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KKK rally drew 7,000 on Aug. 16, 1924
The Day the KKK came to town - part two
KKK flag at rally

Part two: During the spring and summer of 1924, Ku Klux Klan organizers met in Muscoda in preparation for a rally in Boscobel. Boscobel was both a largely Catholic municipality and the birthplace of KKK opponent and then-Governor John J. Blaine. The rally was part of the KKK effort to campaign against Blaine, who was up for re-election, and a showing of strength, and in the opinion of some, of defiance. Blaine had successfully stopped the group from rallying on state property on the basis of masks being used to hide the identity of participants.

Throughout the spring and early summer of 1924, the Boscobel Dial maintained silence about the activities of the Ku Klux Klan in neighboring Muscoda. As the date of the Klan rally planned in Boscobel approached and passed, the newspaper had nothing to say.

That was about to change, as was the tenor of coverage in the Muscoda Progressive regarding Klan activities. Both municipalities were to soon have legal cases pending. Each covered their respective case in a very circumspect manner, as they involved community members.

Boscobel rally

On August 16, 1924, approximately 200 Klansmen from several counties gathered at Rick’s Field just west of Boscobel for an all day and evening rally, complete with parade.

The event, which ended with a cross burning, reportedly drew some 7,000 spectators, according to the Lancaster Herald.

While the rally apparently went well, the parade was another matter.

Accounts given many years later stated that night policeman George Shields had promised citizens in town that he would stop the parade on the grounds that it was illegal.

Ninety-eight robed men proceeded from Rick’s field into town for the parade.

 “When the parade came to his position, he stepped into the street and pulled the mask from the leader, and as he moved to the next man, he was struck to the pavement,” according to witness Earl Williams, of Boscobel, as recorded in 1968. “As Shields jumped to his feet, he pulled the trigger on his assailant, but the gun failed to fire. Other police officers apprehended the two men and took them to the county jail.”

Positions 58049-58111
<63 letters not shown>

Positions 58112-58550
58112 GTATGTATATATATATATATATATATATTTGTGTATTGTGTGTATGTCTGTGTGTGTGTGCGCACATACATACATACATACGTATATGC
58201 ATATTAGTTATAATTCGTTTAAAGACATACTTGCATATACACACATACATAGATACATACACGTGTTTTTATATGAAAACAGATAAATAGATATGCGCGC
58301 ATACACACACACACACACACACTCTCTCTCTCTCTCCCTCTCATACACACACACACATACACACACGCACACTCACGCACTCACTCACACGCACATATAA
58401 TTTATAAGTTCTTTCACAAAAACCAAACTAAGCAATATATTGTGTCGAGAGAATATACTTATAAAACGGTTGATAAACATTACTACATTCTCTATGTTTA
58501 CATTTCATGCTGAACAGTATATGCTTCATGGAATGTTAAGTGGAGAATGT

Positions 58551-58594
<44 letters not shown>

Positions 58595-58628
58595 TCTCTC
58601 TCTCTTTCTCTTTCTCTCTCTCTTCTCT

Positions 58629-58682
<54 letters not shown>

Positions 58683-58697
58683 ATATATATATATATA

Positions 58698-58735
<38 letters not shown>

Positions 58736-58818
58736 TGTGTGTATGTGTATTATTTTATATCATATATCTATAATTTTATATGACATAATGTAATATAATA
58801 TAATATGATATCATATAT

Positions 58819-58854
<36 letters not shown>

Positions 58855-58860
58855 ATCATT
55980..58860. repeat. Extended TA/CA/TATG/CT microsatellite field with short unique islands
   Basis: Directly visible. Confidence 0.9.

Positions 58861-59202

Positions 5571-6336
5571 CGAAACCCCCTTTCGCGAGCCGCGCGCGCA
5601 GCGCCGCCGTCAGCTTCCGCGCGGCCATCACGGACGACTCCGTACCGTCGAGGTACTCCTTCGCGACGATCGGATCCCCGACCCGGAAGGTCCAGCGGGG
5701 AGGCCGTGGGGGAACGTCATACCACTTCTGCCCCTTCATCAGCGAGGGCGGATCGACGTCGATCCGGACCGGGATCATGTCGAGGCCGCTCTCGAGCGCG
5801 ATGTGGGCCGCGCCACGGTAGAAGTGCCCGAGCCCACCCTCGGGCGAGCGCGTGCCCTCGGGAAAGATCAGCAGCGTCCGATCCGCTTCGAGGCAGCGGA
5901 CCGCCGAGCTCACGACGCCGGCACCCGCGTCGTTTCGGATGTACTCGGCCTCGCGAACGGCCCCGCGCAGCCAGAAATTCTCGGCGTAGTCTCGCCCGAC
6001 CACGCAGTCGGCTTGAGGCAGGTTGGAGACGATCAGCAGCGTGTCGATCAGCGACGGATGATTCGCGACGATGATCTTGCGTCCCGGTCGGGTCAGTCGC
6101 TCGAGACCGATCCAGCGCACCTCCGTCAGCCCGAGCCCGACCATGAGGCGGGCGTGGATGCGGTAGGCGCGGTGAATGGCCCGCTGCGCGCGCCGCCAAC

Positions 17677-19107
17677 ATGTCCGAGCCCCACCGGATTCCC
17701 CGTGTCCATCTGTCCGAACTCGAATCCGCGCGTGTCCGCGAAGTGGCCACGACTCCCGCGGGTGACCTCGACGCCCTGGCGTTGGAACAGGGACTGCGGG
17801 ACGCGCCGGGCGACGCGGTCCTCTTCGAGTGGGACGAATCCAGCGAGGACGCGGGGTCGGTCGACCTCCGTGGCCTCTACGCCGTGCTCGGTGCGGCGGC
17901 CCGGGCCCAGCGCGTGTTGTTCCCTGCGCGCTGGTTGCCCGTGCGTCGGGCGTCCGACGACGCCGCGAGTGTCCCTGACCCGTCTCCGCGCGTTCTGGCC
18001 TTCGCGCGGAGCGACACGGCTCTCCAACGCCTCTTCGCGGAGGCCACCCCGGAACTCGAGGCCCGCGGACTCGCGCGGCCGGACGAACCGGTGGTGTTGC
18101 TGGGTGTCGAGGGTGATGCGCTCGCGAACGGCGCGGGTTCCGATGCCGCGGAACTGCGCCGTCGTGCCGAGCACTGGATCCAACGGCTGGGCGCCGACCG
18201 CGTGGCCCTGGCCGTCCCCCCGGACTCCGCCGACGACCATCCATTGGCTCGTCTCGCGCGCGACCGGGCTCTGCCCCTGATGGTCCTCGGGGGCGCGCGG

A second attempt was made to block the parade by an unnamed person or persons. A car drove across the path of the parade, but marchers pushed it out of the way.

Investigation requested

A few days later, on August 19, H.E. Austin of Boscobel wrote to the Governor’s office asking the governor to urge the District Attorney to investigate the matter, stating that Shields “was assaulted and hit over the head with a Billy or its equivalent by one of the masked Ku Klux Klan” during the parade down Main Street.

Blaine’s secretary, Frank Kuehl, forwarded the request to Grant County District Attorney George B. Clementson. Blaine was campaigning outside of Madison at the time.

The request did not have the expected results, prompting the Governor to send a telegram on August 22, ordering the investigation and/or arrest of the Klansmen involved in the incident.

Clementson chose to arrest Officer Shields instead.

Blaine sent another telegram, telling Clementson his decision “put the cart before the horse.”

“The circumstances involved more than a local officer and the whole state is interested in preventing mob rule superseding government,” Blaine stated.

Clementson held fast to his decision to charge Shields as the aggressor.

But the flames were about to be fanned in another incident of violence.

Twenty-five year old Leo Manning of Muscoda was shot with buckshot during a reported altercation with the Ku Klux Klan on September 3. A Klan rally was planned in Muscoda that day and Manning was accused of attempting to set fire to a building used by the Klan to organize.

“This is the second time an attempt has been made to burn down the Klan building,” Muscoda police chief Briggs told the Wisconsin State Journal. “The first time the incendiaries set fire to the building, but the flames were put out before much damage had been done. This time they had brought a can of kerosene with them to make sure of the job, but the shooting occurred before they had time to get it off.”

Manning, a Catholic, was only one of many who had come to town in opposition to the parade planned in Muscoda. The parade never materialized, apparently called off in light of possible conflict.

“This is a Catholic community and a Klan demonstration in this town would be an affront to the majority of the citizens,” an anti-Klansman had told a reporter. “We are not going to allow it. We don’t intend to have a repetition of the Boscobel fracas.”

Grant County Sheriff J.H. Edge arrested Muscoda store owner Frank Groves on a warrant arising from a John Doe investigation begun the day of the shooting by Clementson.


In the meantime, citing Clementson’s failure to arrest Klansmen in the Boscobel case, Blaine suspended the Grant County prosecutor.